What is a SIV? Does the SEC regulate SIVs? -- R.P.
Recently, everyone's been talking about SIVs. So what are they all about and what's the big deal?
The letters S-I-V stand for structured investment vehicle. SIVs have been in the news a lot in connection with the credit crunch and subprime mortgage blowup.
An SIV is a type of complex bond market investment, which was originally created to help banks finance low-risk assets such as credit card loans, explains Ken Hackle, managing director of fixed-income strategy at Greenwich Capital in Greenwich, Conn.
To set up a SIV, banks borrow cash by selling commercial paper to investors and then use the proceeds to purchase bundles of high-quality loans. Commercial paper is like a Treasury bill in that investors buy it at a discount from its face value and expect to hold it for 30, 60 or 90 days, at which point the investor gets back the full face value of the note.
Historically, since the underlying assets of the SIV -- the credit card balances, home mortgages, car loans and student loans -- were relatively low-risk, they also had very low profit margins. And because of the low profitability relative to assets, banks wanted to keep the loans off their balance sheets , Hackle says.
The Rise and Fall of SIVs
Some bankers decided the low profit margins of SIVs were inadequate and looked for ways to boost returns . One way to do that was to buy riskier borrowings, such as home-equity loans . And for a while, it worked.
But then came this year's housing slowdown, thanks in large part to the emergence of problems with home loans made to borrowers with dodgy credit, the so-called subprime sector. As some borrowers stopped making their house payments, the asset-backed securities holding the loans started to underperform. What were previously considered to be almost risk-free investments were turning out to be a lot more risky than first thought.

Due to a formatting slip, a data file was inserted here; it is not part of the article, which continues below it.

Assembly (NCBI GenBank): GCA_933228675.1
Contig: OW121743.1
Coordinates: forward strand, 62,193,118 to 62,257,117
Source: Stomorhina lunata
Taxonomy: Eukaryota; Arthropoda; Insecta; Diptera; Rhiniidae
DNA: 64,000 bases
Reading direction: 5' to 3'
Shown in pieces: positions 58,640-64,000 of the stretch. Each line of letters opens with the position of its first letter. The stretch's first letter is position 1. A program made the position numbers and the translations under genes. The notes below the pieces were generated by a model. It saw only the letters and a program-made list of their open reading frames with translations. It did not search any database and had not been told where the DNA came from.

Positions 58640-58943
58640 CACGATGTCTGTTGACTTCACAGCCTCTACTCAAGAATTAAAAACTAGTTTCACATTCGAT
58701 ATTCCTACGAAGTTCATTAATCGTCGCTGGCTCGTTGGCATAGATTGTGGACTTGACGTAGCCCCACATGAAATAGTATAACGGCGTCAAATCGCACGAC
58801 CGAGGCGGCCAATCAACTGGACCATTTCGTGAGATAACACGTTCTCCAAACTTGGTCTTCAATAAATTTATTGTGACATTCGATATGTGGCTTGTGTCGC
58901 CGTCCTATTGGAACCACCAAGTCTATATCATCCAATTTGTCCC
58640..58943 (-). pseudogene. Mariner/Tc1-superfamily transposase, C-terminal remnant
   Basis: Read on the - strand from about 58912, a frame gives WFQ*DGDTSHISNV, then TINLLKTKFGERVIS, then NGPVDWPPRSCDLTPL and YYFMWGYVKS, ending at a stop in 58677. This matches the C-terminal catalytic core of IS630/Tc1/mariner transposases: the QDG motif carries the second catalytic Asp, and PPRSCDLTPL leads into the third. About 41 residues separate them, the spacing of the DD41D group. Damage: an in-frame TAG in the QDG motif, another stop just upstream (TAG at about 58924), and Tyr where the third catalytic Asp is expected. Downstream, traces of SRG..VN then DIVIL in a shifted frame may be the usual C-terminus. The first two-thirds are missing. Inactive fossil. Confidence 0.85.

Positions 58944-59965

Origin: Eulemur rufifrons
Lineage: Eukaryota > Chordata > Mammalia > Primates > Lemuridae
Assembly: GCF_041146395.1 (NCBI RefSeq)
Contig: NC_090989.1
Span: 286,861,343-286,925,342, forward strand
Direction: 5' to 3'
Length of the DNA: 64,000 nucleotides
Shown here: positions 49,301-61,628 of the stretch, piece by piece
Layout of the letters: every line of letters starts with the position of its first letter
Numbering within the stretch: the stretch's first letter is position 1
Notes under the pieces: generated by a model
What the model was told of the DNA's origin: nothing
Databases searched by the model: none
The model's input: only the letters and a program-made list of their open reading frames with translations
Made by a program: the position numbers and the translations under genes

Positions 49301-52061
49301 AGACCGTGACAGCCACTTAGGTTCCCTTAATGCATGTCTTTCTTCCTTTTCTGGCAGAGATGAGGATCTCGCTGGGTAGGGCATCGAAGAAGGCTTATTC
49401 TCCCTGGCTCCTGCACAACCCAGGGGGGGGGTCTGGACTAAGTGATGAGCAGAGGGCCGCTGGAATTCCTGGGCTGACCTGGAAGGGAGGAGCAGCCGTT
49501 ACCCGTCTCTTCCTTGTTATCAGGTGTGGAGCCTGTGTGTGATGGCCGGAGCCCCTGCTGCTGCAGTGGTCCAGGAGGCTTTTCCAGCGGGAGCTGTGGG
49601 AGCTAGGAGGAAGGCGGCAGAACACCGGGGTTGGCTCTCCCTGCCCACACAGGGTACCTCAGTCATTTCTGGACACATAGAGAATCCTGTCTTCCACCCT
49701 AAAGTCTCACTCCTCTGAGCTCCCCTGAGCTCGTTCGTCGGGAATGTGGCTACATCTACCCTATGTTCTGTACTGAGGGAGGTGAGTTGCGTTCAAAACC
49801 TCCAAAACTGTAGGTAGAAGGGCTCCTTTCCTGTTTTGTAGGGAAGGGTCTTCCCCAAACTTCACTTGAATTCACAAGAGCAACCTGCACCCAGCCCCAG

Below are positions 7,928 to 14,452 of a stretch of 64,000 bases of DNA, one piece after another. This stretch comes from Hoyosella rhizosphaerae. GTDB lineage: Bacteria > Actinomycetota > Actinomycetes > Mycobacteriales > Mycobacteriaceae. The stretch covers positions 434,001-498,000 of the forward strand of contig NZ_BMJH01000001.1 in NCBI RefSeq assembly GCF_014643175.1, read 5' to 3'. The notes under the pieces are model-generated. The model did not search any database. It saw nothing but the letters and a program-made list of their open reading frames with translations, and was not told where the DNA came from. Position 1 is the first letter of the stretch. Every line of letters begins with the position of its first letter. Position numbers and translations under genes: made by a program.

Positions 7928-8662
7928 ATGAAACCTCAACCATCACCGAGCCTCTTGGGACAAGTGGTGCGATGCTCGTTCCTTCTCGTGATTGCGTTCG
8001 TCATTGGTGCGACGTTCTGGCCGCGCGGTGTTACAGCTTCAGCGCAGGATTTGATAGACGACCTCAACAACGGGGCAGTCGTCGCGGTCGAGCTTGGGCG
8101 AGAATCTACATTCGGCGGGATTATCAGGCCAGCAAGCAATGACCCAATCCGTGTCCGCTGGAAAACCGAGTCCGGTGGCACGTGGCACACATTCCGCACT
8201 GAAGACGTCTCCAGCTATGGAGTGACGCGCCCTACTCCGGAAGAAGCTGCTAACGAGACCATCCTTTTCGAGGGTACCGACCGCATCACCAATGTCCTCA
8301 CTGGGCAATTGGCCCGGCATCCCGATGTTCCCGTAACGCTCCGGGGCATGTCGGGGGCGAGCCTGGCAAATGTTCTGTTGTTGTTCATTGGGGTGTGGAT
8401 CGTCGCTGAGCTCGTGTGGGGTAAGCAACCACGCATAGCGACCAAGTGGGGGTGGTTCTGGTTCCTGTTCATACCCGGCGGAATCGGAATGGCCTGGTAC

Typically, when the borrowing period for the commercial paper ends, the lender roll overs its funds and reinvests in the same product. But as the problems with subprime emerged, that process broke down.
"The investors got very concerned [about the subprime situation] and refused to roll over their investments," says Hackle.
SIVs and the Small Investor
Because SIVs and their underlying assets are very complex things, small investors aren't usually allowed to buy them.
"A lot of these vehicles are unregistered with the Securities and Exchange Commission and are primarily intended for sophisticated individual investors and institutions ," says Kingman Penniman, president of KDP Investment Advisors in Montpelier, Vt.
That means that SIVs can only be sold to so-called "qualified investors." In simple terms, qualified investors are funds run by specialized money managers or individuals who are rich enough to be designated "qualified" (see institutional investor ).
But that doesn't mean small investors are immune to the problems that SIVs are having in the credit markets, Penniman says. That's because many money market mutual funds and exchange-traded funds have bought SIVs as a way of boosting their yields , so providing better returns for their customers (see "Money Market ETF Not as Safe as It Appears" ).
To learn more about SIVs, check out these stories on TheStreet.com: